Trump, Populism, and Anti-Semitic Dog Whistles

Distinguishing between anti-elite populism and coded anti-Semitism is next to impossible.

Donald Trump’s closing advertising message is a much more polished version of the populism he’s been peddling all campaign:

Joe Scarborough really likes it:

Dan Drezner really hates it:

Josh Marshall is much more explicit:

From a technical and thematic perspective it’s a well made ad. It’s also packed with anti-Semitic dog whistles, anti-Semitic tropes and anti-Semitic vocabulary. I’m not even sure whether it makes sense to call them dog whistles. The four readily identifiable American bad guys in the ad are Hillary Clinton, George Soros (Jewish financier), Janet Yellen (Jewish Fed Chair) and Lloyd Blankfein (Jewish Goldman Sachs CEO).

The Trump narration immediately preceding Soros and Yellin proceeds as follows: “The establishment has trillions of dollars at stake in this election. For those who control the levers of power in Washington [start Soros] and for the global [start Yellen] special interests [stop Yellen]. They partner with these people [start Clinton] who don’t have your good in mind.”

For Blankfein: “It’s a global power structure that is responsible for the economic decisions that have robbed our working class, stripped our country of its wealth and put that money into the [start Blankein] pockets of a handful of large corporations [stop Blankfein] and political entities.”

These are standard anti-Semitic themes and storylines, using established anti-Semitic vocabulary lined up with high profile Jews as the only Americans other than Clinton who are apparently relevant to the story. As you can see by my transcription, the Jews come up to punctuate specific key phrases. Soros: “those who control the levers of power in Washington”; Yellen “global special interests”; Blankfein “put money into the pockets of handful of large corporations.”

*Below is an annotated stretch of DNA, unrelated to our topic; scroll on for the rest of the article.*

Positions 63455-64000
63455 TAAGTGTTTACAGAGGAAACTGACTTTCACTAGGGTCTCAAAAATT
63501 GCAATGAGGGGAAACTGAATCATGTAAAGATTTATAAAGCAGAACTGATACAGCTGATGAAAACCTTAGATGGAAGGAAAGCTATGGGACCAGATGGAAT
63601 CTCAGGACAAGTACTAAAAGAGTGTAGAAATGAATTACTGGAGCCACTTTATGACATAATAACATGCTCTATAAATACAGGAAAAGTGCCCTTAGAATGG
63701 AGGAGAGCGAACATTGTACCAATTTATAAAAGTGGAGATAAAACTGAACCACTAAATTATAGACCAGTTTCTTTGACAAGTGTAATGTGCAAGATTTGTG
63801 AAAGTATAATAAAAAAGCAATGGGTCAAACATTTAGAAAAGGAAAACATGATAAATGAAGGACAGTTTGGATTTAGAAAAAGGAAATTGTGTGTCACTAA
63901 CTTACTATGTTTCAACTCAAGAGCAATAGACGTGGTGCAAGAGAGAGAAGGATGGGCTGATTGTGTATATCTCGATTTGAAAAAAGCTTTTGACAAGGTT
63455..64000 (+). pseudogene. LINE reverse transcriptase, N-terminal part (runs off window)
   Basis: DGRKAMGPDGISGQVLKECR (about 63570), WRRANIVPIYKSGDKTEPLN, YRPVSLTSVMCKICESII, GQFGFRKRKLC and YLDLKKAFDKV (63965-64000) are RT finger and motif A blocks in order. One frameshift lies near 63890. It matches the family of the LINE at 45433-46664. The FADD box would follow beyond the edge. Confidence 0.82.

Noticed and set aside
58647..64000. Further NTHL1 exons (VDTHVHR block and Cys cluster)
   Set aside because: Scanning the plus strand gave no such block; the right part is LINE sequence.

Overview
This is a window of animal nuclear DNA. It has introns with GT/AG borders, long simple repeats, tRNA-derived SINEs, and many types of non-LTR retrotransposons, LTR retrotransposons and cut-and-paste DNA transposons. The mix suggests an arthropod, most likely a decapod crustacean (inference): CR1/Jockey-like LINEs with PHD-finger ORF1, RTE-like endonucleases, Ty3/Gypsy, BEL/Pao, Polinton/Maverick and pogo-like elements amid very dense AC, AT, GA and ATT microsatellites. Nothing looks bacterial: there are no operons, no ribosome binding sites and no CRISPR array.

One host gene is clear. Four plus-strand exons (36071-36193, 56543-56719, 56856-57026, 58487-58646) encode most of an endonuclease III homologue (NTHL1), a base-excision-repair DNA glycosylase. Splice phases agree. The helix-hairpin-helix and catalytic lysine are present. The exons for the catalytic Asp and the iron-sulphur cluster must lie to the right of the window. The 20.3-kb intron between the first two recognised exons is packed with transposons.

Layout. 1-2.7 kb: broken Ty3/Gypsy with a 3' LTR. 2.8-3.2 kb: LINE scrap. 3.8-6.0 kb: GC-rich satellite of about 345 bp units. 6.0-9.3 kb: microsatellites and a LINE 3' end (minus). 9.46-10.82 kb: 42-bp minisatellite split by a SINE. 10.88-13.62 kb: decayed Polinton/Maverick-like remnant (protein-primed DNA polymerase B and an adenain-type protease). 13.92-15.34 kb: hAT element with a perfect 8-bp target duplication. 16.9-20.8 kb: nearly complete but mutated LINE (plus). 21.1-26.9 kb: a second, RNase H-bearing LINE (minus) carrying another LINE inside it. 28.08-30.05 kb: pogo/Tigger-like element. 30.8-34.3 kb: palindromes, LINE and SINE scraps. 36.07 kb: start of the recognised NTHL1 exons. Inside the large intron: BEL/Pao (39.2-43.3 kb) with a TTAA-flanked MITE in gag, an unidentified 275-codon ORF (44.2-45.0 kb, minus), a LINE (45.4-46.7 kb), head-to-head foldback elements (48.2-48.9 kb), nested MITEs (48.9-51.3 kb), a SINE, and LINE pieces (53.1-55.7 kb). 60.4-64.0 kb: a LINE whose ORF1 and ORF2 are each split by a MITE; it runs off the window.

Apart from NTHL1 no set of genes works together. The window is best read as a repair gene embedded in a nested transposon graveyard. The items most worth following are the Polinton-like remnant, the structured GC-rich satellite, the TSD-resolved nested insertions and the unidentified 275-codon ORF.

I must confess, even as a die-hard #NeverTrump guy who has grudgingly endorsed Clinton, I just don’t hear it. The nature of dog whistles is that they’re only audible to those tuned to the frequency. Perhaps my ears just aren’t.

On the late, lamented “Colbert Report,” Stephen Colbert played a caricature of a ring-wing talk show host. Among his many tropes was “I don’t see color.” Having spent most of my life in the South, I certainly see color. But anti-Semitism has to be extremely overt for me to notice it, in that I’ve always viewed all but the most ostentatiously Orthodox Jews as “white people.”

Certainly, the Trump campaign has attracted the enthusiastic support of something called the “alt-right,” a phenomenon of which I was completely unaware until a few months back. And there has been a widespread and ugly attacking of Jews on social media this cycle of the likes I’ve never seen. I’ve experienced it second-hand, mostly by virtue of Dan’s Twitter feed.

Yet, while I see Trump’s bashing of Mexicans and Muslims as extreme nativism at best and racism at worst, I don’t see him overtly bashing Jews.

The attacks on a “global power structure” and “large corporations” who are “robb[ing] our working class” seem very much out of Bernie Sanders’ and Elizabeth Warren’s playbooks. It’s pure economic populism. And Sanders is Jewish.

But, again, when I see a picture of Janet Yellen, I don’t think “Jew.” Ditto George Soros. I wouldn’t know Lloyd Blankfein if I ran into him in the lobby at Goldman Sachs (which is exceedingly unlikely; I’m not even sure they have a lobby). His name is sufficiently unusual that it triggers a Jewish association in a way that “Yellen” and “Soros” don’t.